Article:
When I got hot and sleepy, MacDonald's appeared on the left with a cup of hot coffee. Across the first bridge my route came to an intersection; a fireman soliciting money told me to turn to the right, following a new route number. He stopped the Friday afternoon beach traffic (stretched way back there) so I could change lanes. Then I really lost it--around the block looking for the proper route. In a scary part of town an unkempt man told me to drive one block down the street and get on another interstate--
Trust me
he said,
that will keep you away from slow country roads after dark. Trust me.

I dreaded driving west into the sun and watched one little old cloud in the clear sky. It didn't guide me but it did move across the sun. No sunshine in my face! And when it got dark, I saw a route that cut off miles from the way I had come, missing the big city and two small ones.

God held my hand, I know. The last verse at camp told me that
I can do all things through him who strengthens me.
And the verse that greeted me in my children's class on Sunday:
I can do all things through him who strengthens me.

The Old Stone Church

Centreville, Fairfax County, Virginia

In an 1840 notice in an Alexandria newspaper interested persons were to "meet and plan a house of worship free for all Christian denominations." 1830 Census statistics state that a Methodist church existed in Centreville, but nothing has been officially discovered of its site or congregation or minister. Members of Methodist Episcopal Church South built by subscription a house for public worship.

The Stone Church was built by 1854; it was the only public building of stone in Centreville, and was the building most closely connected to the Civil War. Built on Braddock Road, it was a major route for Union Troops to and from the battlefields fought near Bull Run in 1861 and 1862. In July 1861 Union soldiers, part of Tyler's "First Division" clashed with Confederate troops at Blackburn's Ford southwest of Centreville and their losses totaled eighty-three officers and men. Again in August 1862 after the Battle of Second Manassas, Union troops retreated to Centreville heights. All available houses and churches were packed with Federal wounded, more than eight thousand. Ten days after the main battle ended, in September 1862, the Union wounded were finally removed to Washington.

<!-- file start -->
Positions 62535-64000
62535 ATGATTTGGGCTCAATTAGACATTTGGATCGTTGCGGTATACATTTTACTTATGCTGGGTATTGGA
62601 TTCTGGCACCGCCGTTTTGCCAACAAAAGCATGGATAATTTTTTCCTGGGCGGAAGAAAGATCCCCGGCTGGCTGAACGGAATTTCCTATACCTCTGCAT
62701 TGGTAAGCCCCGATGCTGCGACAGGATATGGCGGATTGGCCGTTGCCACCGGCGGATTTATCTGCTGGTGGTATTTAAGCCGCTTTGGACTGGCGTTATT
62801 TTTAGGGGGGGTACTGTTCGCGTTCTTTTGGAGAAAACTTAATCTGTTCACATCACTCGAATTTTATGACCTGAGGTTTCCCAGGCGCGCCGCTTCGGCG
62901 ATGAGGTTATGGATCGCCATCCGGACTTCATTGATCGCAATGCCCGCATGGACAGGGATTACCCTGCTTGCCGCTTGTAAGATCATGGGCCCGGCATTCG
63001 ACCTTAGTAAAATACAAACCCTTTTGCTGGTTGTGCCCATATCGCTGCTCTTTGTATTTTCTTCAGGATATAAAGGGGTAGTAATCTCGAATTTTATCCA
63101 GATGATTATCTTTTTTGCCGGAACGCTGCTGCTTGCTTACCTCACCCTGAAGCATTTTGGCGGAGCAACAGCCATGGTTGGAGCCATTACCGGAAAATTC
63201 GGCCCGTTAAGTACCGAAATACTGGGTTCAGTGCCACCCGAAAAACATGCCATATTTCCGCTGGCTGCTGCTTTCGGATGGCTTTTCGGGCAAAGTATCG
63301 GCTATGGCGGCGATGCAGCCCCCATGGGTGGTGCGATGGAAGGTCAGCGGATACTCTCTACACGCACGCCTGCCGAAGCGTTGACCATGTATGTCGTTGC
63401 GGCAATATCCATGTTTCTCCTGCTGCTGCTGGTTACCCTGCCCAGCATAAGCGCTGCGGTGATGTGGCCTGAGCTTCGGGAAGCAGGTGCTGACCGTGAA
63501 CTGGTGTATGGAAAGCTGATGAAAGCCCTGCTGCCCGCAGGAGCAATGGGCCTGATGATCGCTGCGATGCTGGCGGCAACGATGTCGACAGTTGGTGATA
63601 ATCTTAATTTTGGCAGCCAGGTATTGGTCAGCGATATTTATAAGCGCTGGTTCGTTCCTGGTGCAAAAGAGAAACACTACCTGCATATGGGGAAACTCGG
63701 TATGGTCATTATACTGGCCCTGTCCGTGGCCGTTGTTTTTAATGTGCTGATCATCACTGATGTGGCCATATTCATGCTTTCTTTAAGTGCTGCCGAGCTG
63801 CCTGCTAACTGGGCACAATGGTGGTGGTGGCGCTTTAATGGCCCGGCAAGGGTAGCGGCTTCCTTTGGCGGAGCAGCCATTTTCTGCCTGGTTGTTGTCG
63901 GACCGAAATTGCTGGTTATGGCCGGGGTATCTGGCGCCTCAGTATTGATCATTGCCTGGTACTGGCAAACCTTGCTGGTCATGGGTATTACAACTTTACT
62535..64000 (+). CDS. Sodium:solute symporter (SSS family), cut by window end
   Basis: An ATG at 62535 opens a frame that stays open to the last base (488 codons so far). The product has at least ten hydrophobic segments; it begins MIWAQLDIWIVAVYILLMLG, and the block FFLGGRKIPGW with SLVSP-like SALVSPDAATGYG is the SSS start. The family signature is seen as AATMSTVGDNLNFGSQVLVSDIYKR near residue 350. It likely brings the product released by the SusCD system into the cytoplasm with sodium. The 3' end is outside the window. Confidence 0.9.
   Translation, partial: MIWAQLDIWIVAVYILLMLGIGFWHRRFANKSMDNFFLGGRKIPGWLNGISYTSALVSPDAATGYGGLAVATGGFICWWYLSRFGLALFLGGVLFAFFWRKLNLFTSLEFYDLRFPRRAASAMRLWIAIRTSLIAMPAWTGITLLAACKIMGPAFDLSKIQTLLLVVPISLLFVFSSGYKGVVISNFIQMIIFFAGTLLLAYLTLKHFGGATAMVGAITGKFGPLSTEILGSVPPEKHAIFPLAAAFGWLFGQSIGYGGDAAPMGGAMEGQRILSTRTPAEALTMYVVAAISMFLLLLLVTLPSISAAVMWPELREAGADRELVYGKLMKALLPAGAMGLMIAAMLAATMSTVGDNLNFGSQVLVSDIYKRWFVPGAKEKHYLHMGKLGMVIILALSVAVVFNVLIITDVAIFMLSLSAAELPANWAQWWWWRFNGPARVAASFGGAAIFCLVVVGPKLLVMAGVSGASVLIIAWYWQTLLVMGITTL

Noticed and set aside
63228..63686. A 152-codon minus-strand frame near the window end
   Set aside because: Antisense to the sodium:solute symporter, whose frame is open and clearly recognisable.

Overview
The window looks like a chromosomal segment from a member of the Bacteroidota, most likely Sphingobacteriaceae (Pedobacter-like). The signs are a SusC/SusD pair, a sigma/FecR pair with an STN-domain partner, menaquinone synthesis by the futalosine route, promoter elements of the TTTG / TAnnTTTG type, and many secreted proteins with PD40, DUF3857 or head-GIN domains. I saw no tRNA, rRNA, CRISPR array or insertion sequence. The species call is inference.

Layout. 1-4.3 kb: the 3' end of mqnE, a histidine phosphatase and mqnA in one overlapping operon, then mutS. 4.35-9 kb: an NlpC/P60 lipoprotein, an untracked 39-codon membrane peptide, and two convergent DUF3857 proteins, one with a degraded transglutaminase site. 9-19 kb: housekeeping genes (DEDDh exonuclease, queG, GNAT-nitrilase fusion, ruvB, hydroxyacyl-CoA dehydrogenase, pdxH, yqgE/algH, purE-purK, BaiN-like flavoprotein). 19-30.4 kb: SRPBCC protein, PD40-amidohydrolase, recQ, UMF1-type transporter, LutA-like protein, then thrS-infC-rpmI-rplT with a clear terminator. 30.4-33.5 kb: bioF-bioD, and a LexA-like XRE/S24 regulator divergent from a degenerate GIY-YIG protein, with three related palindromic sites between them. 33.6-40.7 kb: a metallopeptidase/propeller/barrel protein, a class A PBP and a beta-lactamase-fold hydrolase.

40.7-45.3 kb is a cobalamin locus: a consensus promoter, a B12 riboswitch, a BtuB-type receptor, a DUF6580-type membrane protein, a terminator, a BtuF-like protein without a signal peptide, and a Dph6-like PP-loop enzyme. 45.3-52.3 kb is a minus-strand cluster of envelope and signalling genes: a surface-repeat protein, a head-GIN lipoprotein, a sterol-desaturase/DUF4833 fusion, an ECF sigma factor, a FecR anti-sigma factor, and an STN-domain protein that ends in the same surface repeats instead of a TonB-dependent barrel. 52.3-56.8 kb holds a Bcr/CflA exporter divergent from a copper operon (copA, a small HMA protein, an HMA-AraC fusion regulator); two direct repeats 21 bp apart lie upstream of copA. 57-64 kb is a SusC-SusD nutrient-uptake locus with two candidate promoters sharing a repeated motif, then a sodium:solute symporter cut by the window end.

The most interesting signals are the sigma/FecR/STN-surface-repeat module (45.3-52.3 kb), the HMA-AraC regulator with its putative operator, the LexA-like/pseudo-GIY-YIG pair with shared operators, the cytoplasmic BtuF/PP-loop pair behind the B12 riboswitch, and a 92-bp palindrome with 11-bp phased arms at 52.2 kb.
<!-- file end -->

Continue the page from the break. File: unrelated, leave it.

There is one picture, possibly taken by Matthew Brady, of the church on a barren battlefield.

At some time before 1865 the walls of the Stone Church were said to have been torn down and a simple, functional, rectangular structure of local Centreville ochre-colored sandstone averaging eighteen inches thick, with wooden gable ends was rebuilt. One entry door faced Braddock Road where there had been two. At one time there was a balcony above the northeast entry. In 1904 the church interior was damaged by fire.

It was heated by a stove in front of the altar, and there was a pump organ.

This is the way I remember Centreville Methodist Church. We were told about the blood stains on the floor and the balcony that had been built for slaves to worship.

Sometime in 1935 or 1936 my small family moved to Fairfax County, between Centreville and Manassas, to a bungalow without electricity or inside plumbing. Built above a basement with front and back porches, it had no furnace or central heat. No telephone either.

During the Great Depression, my dad had had no job for several years; we had traveled over southeast United States staying with family members, looking for work and we were to finally settle here without friends or family. I was in third grade and as the new kid on the block was eager to "fit in." Daddy finally had a job with acquaintances, but my mother also needed to belong--she had grown up in a small town with siblings and family and many friends, and that town was 700 miles away.